One of my favourite twitter feeds is @NYTOnIt that pokes fun at the New York Times, "Because sometimes stories in newspapers are just *that* obvious." Tweets like " people don't actually keep that New Years resolution to go to the gym, and The Times is ON IT" I was going to suggest that they cover a recent story, An Unlikely Group Rebels Against Preservation Districts, all about how rich people in San Francisco in historic houses are upset when they don't get to do what they want to their treasures. Matt Smith writes:
Garage add-ons that extend beyond the front of a house are a potential no-no. Windows that are inconsistent with a building’s original materials and architecture are another. [A woman who wants to replace her windows and fix her garage,] Ms. Beckstead said there are enough rules in place already. “Every house on this street has been redone,” she said, “and we’ve seen the difficulty each homeowner experienced.”
I didn't think this was much of a story, since it is happening everywhere. But I retweeted it and this started some interesting discussions, with some very interesting people, including architectural critic Paul Goldberger. He tweeted:
PG: Preservation fundamentalism will strangle legit preservation.
Matt Cole in Chicago asked: What is example of legit preservation vs. preservation fundamentalism?
PG: Preservation Fundamentalism can be refusal to allow any alterations, or insistence on saving mediocre bldgs.
MC: Challenge becomes line where no alterations may be right choice & who is actually judge of mediocre.
PG: Of course, power always issue. I think landmarks shd be in 2 classes: the sacred untouchable; and the rest
What is fascinating in those five tweets is that they summarize the whole crisis in historic preservation right now, whether it is about heritage buildings being "sacred untouchable" heroic buildings in a parking lot or whether they are part of a larger context. Whether the property rights of the individual owner trump the right of the community to protect its character and texture.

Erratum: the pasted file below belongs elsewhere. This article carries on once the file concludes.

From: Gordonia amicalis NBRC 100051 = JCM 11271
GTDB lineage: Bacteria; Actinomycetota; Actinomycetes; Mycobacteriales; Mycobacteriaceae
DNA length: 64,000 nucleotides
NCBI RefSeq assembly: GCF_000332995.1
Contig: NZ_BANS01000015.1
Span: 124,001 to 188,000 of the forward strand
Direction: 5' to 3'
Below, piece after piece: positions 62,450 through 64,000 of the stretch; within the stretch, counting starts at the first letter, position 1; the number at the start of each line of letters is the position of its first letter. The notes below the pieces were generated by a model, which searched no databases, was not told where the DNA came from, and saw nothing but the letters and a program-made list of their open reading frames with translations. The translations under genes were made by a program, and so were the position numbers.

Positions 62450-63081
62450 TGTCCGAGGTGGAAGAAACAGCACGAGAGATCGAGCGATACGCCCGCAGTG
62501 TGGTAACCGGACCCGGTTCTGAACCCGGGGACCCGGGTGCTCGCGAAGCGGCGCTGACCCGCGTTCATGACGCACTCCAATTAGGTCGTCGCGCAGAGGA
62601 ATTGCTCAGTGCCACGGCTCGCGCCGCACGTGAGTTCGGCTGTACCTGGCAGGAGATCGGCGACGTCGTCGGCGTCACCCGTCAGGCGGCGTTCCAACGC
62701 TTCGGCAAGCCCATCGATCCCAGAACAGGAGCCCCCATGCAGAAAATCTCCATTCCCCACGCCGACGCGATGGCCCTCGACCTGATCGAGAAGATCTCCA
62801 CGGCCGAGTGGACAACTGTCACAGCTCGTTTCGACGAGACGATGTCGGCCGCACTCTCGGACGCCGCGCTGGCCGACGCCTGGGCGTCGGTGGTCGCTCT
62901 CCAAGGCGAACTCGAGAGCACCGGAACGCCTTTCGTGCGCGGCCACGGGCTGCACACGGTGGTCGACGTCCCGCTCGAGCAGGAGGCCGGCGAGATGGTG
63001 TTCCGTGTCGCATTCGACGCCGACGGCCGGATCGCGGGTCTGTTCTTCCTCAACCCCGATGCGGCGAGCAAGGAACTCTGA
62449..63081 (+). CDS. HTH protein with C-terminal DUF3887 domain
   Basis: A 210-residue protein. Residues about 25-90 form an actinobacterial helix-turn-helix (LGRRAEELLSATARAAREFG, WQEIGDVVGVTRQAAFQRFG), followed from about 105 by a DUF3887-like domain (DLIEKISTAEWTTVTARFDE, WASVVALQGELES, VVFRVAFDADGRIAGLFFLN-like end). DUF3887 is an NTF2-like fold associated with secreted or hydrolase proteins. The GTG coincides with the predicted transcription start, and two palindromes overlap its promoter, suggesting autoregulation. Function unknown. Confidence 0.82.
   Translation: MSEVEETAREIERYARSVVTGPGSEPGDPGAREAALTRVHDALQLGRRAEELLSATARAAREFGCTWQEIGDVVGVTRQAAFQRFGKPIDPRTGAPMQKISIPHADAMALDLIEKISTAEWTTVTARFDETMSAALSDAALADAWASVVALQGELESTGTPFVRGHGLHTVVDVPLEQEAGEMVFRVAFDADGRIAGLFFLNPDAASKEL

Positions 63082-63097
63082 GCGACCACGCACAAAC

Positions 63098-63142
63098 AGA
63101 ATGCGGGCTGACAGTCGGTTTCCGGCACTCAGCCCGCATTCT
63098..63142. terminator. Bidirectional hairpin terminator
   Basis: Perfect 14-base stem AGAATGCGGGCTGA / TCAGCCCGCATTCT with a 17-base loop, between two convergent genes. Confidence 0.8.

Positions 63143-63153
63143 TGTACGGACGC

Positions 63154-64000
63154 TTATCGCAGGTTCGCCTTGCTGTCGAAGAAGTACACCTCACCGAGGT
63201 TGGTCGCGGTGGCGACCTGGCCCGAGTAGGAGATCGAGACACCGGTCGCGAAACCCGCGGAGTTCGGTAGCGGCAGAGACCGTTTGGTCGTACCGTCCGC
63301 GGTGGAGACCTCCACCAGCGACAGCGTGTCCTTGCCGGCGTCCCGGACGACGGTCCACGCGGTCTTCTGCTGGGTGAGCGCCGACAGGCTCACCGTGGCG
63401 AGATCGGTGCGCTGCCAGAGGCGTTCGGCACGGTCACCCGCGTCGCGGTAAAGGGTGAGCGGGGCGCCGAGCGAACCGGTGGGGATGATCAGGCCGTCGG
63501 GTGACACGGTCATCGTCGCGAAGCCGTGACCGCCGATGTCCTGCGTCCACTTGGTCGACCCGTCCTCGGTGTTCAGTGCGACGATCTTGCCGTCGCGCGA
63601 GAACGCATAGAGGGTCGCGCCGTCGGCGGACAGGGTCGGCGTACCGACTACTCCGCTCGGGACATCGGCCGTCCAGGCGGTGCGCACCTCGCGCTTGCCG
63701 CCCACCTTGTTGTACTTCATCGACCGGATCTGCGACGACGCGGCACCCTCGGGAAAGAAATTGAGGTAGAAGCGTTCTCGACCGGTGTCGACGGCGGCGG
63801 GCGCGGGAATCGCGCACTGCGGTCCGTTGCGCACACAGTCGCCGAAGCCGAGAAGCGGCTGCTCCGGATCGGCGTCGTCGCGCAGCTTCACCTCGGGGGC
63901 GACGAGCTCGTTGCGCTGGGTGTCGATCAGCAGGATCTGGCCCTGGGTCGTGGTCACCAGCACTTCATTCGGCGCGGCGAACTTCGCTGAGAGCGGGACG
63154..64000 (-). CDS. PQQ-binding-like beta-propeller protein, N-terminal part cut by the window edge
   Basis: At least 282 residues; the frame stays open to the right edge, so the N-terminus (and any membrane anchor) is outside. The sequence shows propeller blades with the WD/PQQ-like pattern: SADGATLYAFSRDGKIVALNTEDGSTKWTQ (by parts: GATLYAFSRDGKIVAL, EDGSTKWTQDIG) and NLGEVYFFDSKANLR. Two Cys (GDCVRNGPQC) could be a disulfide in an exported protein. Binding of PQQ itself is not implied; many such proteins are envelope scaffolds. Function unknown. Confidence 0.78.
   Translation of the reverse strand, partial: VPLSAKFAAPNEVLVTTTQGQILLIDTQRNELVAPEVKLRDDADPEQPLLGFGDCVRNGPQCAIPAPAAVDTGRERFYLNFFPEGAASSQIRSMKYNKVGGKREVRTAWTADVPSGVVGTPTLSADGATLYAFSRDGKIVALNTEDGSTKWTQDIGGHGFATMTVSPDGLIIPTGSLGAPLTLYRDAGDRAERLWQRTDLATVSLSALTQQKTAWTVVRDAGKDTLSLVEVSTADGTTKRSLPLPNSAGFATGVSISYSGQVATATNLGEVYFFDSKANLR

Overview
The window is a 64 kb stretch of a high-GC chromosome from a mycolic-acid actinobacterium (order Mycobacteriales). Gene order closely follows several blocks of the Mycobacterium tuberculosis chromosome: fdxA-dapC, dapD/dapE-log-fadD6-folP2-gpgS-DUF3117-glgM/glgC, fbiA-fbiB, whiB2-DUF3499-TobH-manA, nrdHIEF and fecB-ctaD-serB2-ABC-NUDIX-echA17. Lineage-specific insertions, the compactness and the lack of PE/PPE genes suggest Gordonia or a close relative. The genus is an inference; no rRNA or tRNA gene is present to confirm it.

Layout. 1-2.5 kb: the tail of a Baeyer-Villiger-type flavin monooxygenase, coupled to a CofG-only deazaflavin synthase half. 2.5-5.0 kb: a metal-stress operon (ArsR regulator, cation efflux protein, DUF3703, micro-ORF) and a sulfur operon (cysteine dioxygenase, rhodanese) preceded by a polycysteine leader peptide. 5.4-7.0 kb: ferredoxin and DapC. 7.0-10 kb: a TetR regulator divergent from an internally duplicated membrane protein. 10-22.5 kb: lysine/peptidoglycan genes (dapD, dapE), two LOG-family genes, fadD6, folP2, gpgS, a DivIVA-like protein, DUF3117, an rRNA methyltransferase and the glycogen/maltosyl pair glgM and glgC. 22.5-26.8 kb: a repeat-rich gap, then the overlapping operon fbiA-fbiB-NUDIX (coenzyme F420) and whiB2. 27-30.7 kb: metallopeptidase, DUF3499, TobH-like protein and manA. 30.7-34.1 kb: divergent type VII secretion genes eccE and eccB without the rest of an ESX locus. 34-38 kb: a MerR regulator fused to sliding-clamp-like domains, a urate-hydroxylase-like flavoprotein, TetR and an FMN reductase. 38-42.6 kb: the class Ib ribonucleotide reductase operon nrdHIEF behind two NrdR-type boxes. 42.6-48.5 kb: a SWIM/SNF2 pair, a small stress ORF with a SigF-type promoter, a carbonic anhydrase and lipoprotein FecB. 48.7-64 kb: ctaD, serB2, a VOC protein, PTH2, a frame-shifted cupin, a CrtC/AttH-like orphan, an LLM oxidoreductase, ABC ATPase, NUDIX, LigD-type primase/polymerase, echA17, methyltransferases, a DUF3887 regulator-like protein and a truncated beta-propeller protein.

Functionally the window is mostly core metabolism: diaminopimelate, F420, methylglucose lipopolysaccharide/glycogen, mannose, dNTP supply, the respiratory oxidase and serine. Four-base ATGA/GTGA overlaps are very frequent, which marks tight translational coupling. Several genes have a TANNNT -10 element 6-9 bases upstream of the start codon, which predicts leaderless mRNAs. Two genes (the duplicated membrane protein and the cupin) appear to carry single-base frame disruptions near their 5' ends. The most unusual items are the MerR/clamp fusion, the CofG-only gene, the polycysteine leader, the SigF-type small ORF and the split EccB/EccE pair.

Most importantly, there is much more to preservation than just the "sacred untouchable" buildings; there are the lessons to be learned from the design of the communities being preserved. I call it Heritage Urbanism:
Where we restore the urban fabric and rebuild our communities to work the way they used to. Where we learn from those who designed them before there was oil, about how to live after oil.
They designed windows that last a lifetime instead of 15 years, in communities where people didn't need garages sticking out past the front of their buildings because they could walk to the store. Sometimes the buildings are what Paul Goldberger might call mediocre, but you can say that about most of what replaces them.
I don't like preservation fundamentalism anymore than Paul Goldberger, but that is not what is happening here. This is noblesse oblige, people who knew what they were getting into when they bought their places and just don't like people telling them what they can do. Read it in the New York Times.